I Wasn’t Able to Go Abroad and I’m Okay with That

By Diana Lichtenstein || Onion-Dip Columnist 

Last spring, when Coronavirus was beginning to spread and we were all sent home to continue classes remotely, I was devastated. The thought of being separated from my friends for so long was frightening and I wasn’t ready to leave without knowing when I would return. I was never one of the students who were optimistic about coming back at some point in the spring of 2020; once we were sent home, my pessimism and arguably, my realism, made me aware we were going to be stuck at home until this fall. 

However, I hadn’t lost all hope about going abroad yet. Ever since I was little, and I witnessed my older sister go abroad to South Africa and heard all of her amazing stories about how life-changing it was, I was set on going abroad at some point. I was signed up to go to Copenhagen for a Developmental Psych program in the fall of 2020. It was not until around May that I became less optimistic about the reality of going abroad due to the pandemic. 

For a while, I just sat in my anxiety as my mind told me to just hold out and hope I would be able to go to Europe in a few months. I also had high anxiety about my unresolved living situations for the fall semester if the program were to be canceled. This is when luck and chance served me well.

Three of my good friends texted me asking if I wanted the fourth room in the last apartment left in Crow. At that moment, I decided that structure and resolution was more important for my sanity than a new adventure. Little did I know that living in Crow with now some of my best friends would become a brand new adventure. I believe that for the most part, everything happens for a reason. Sure enough, my program was canceled shortly after I signed my lease. If I said no to the offer, I don’t even know where I would be living today. This new situation was no different. I spent most of the summer feeling angry that so many of my friends and I were stripped of our chance of living in a foreign place all on our own, but I never would have guessed that I could learn so much about myself, adulthood, and life, by just living off-campus in great company.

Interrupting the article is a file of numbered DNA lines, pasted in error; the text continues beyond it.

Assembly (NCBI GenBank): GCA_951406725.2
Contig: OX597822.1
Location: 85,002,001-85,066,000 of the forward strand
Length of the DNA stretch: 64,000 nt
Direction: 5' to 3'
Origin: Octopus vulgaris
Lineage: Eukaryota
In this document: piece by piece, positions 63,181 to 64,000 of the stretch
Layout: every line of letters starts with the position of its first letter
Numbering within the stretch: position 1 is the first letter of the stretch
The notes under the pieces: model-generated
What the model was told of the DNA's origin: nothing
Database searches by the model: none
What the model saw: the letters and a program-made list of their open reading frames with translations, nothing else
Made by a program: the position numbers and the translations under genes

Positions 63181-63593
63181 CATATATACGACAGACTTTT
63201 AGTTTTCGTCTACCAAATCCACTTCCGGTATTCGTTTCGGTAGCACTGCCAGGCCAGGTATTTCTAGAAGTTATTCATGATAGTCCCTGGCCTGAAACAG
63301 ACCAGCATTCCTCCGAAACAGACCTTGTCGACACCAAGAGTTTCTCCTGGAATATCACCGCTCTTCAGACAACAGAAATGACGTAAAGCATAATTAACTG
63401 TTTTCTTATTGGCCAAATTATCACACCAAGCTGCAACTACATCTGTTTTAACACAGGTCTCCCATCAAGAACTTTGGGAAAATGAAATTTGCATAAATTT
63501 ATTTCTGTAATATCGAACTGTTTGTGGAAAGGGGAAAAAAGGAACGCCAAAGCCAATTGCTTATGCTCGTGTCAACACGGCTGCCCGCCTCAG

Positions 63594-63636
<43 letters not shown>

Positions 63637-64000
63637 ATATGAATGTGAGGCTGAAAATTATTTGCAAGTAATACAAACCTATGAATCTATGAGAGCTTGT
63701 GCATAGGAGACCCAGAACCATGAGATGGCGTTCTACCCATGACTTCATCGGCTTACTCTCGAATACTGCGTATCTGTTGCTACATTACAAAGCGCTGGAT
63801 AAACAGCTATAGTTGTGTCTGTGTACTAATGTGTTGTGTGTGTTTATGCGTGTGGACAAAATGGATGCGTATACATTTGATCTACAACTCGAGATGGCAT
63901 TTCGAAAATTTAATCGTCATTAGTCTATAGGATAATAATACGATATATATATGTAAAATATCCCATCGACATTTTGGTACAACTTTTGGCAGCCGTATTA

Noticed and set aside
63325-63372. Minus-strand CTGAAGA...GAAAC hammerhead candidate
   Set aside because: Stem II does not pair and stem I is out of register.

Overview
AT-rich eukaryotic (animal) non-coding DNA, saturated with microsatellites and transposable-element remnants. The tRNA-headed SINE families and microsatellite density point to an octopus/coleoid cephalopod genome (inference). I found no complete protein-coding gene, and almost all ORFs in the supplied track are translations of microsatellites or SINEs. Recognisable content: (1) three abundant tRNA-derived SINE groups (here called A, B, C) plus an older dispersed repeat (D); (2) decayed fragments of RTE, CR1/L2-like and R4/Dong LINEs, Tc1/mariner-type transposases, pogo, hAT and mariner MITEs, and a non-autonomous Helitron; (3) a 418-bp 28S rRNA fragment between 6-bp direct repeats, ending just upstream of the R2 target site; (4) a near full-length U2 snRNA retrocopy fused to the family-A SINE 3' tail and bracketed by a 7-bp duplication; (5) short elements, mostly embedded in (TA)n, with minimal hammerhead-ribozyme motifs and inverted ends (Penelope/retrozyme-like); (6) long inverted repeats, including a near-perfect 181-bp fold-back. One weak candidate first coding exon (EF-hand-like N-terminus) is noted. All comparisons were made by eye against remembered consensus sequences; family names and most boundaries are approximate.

Once my program was canceled, everything was put into a new perspective for me. I am the type of person that is somewhat extroverted, but it still takes me a while to adjust to new things. This was even true with each year I’ve spent at F&M. It took me a couple of months to adjust before things felt normal. Unfortunately, the abroad semester is only about four to five months…so that would have been tricky for me. By the time I would have made friends and felt comfortable, it would have been time to head home. I realized that going abroad may have been too much for me to hand. Plus, I can always travel the world after graduation or at any point in my long life that I have barely made a dent in. 

There may be some sophomores reading this piece, either contemplating going abroad or already signed up and here is my advice: Consider your own personality and capacities for change when considering going abroad and realize that whatever choice you make, it will be the correct one for you. We missed a lot of time at school last spring, so if you want to catch up on some of that time to foster better relationships, there is nothing wrong with staying at good old F&M. 

Junior Diana Lichtenstein is Onion-Dip Columnist for TCR. Her email is dlichten@fandm.edu

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